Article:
The Dark Side of Dust Avalanches

July 24, 2018

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Changes on the Martian surface are detected by imaging the same area more than once. In this image acquired on May 13, 2018, NASA's Mars Reconnaissance Orbiter observes several new dust avalanches on the slopes of ridges within the Olympus Mons Aureole. These changes occurred within six years. (Also see the animated GIF).

Dust avalanches create slope streaks that expose darker materials usually hidden below a lighter-toned layer. Cascading fine-grained material easily diverts around boulders or alters direction when encountering a change in slope (see the top right corner of the first close-up). The dark steak in another close-up is approximately 1 kilometer in length that not seen in a previous image. Past avalanche sites are still visible and fading slowly as dust settles out of the atmosphere and is deposited on the dark streaks over time.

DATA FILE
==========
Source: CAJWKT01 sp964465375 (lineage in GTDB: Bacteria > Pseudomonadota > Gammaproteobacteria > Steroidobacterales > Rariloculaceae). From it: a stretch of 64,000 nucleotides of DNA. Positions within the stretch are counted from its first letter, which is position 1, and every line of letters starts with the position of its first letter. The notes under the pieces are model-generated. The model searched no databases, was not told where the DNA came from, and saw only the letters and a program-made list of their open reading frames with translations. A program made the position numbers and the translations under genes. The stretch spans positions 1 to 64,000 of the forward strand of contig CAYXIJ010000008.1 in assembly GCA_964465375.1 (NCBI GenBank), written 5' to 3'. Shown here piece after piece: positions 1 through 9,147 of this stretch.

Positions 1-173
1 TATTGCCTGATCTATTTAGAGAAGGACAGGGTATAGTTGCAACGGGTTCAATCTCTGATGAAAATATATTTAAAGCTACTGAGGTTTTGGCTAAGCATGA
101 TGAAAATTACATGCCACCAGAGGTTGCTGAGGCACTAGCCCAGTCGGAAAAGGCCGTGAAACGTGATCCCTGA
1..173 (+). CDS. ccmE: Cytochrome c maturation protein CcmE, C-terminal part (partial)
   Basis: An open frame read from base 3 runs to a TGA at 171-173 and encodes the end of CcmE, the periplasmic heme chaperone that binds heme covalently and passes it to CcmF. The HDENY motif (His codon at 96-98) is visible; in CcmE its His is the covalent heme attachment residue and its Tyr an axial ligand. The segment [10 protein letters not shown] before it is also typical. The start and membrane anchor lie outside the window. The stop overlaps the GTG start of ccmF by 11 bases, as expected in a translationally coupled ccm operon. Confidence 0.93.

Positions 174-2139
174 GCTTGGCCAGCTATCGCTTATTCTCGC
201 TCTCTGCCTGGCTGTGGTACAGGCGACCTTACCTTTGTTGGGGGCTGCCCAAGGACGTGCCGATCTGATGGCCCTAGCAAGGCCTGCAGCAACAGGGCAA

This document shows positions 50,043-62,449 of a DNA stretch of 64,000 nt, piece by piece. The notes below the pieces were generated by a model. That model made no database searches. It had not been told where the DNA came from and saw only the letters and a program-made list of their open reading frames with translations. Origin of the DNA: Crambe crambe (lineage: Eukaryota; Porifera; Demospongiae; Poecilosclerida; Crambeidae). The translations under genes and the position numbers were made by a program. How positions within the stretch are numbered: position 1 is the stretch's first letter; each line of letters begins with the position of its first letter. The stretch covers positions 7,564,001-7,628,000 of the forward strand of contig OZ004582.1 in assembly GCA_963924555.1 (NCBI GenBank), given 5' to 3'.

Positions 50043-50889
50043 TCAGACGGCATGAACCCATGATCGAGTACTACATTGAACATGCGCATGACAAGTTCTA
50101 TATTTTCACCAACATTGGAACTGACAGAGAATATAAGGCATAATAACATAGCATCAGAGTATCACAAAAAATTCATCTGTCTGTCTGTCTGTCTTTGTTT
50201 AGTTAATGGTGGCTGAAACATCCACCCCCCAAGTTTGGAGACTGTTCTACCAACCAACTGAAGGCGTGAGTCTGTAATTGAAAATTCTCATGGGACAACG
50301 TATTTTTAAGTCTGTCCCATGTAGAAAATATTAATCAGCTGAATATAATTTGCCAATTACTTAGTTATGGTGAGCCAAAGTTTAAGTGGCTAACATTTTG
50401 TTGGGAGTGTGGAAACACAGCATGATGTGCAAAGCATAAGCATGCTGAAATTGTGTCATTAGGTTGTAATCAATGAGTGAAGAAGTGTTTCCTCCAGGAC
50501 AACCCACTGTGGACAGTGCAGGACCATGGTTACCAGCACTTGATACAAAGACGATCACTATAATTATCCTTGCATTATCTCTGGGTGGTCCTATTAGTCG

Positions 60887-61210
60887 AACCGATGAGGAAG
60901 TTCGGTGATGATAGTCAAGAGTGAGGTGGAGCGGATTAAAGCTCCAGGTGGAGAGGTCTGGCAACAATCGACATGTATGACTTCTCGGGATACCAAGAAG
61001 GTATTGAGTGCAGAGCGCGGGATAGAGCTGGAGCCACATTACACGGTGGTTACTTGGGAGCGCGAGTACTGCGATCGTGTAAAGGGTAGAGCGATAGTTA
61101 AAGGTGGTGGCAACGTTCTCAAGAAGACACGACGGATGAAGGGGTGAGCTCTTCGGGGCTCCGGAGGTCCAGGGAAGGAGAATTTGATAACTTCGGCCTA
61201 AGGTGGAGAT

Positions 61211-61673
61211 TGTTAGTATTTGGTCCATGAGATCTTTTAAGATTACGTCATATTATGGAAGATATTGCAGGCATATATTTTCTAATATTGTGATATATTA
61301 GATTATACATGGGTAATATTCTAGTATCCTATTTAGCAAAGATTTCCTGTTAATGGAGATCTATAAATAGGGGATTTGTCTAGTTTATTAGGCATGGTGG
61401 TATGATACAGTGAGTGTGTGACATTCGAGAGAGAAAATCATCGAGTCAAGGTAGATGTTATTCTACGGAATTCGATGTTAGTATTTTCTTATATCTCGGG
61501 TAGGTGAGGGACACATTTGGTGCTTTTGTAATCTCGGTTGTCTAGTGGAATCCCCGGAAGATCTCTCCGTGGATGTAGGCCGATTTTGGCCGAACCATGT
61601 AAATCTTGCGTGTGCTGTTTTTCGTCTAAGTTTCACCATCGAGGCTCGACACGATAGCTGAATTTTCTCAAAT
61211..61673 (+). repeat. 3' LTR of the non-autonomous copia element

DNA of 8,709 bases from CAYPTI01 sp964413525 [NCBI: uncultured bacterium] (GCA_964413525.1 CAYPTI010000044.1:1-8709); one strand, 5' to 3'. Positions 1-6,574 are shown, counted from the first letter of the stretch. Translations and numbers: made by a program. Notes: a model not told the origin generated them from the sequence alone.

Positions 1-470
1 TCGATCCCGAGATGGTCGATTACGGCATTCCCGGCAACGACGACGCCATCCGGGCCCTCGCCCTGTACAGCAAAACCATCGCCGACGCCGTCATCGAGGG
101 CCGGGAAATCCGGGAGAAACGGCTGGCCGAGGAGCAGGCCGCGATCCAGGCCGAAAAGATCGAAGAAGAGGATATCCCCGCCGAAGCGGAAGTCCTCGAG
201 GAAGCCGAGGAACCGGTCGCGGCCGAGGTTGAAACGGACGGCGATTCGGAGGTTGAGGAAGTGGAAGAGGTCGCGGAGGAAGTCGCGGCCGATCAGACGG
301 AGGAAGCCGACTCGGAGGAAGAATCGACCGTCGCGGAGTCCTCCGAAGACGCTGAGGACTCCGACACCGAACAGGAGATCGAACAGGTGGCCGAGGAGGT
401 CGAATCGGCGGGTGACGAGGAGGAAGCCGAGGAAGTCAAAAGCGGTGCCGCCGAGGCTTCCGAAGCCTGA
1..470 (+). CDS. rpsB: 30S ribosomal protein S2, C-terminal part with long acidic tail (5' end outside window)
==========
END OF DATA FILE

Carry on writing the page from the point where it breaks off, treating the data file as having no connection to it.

Also seen are boulders and their shadows that are a meter or greater in size. Movement of any of these boulders down the slope could trigger future avalanches.

The map is projected here at a scale of 50 centimeters (19.7 inches) per pixel. [The original image scale is 56.7 centimeters (22.3 inches) per pixel (with 2 x 2 binning); objects on the order of 170 centimeters (66.9 inches) across are resolved.] North is up.

The University of Arizona, Tucson, operates HiRISE, which was built by Ball Aerospace & Technologies Corp., Boulder, Colorado. NASA's Jet Propulsion Laboratory, a division of Caltech in Pasadena, California, manages the Mars Reconnaissance Orbiter Project for NASA's Science Mission Directorate, Washington.

Credit

NASA/JPL-Caltech/Univ. of Arizona

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